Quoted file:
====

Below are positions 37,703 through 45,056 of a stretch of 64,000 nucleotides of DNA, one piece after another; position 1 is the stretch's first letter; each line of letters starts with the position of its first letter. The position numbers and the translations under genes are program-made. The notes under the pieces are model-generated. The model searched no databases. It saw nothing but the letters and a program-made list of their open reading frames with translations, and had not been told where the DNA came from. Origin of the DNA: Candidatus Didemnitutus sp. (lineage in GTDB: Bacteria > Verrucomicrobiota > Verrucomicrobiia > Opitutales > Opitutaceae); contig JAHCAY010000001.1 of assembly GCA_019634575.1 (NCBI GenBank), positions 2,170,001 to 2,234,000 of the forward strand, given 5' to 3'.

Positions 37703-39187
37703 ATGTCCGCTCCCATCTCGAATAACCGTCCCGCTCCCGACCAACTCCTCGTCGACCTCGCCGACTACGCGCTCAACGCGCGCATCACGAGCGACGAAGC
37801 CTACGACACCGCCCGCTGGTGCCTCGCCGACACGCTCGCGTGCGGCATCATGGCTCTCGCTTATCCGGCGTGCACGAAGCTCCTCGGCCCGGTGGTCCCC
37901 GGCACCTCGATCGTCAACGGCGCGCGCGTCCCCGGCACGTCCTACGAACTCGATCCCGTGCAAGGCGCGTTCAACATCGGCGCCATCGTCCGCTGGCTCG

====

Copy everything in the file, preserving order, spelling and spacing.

Below are positions 37,703 through 45,056 of a stretch of 64,000 nucleotides of DNA, one piece after another; position 1 is the stretch's first letter; each line of letters starts with the position of its first letter. The position numbers and the translations under genes are program-made. The notes under the pieces are model-generated. The model searched no databases. It saw nothing but the letters and a program-made list of their open reading frames with translations, and had not been told where the DNA came from. Origin of the DNA: Candidatus Didemnitutus sp. (lineage in GTDB: Bacteria > Verrucomicrobiota > Verrucomicrobiia > Opitutales > Opitutaceae); contig JAHCAY010000001.1 of assembly GCA_019634575.1 (NCBI GenBank), positions 2,170,001 to 2,234,000 of the forward strand, given 5' to 3'.

Positions 37703-39187
37703 ATGTCCGCTCCCATCTCGAATAACCGTCCCGCTCCCGACCAACTCCTCGTCGACCTCGCCGACTACGCGCTCAACGCGCGCATCACGAGCGACGAAGC
37801 CTACGACACCGCCCGCTGGTGCCTCGCCGACACGCTCGCGTGCGGCATCATGGCTCTCGCTTATCCGGCGTGCACGAAGCTCCTCGGCCCGGTGGTCCCC
37901 GGCACCTCGATCGTCAACGGCGCGCGCGTCCCCGGCACGTCCTACGAACTCGATCCCGTGCAAGGCGCGTTCAACATCGGCGCCATCGTCCGCTGGCTCG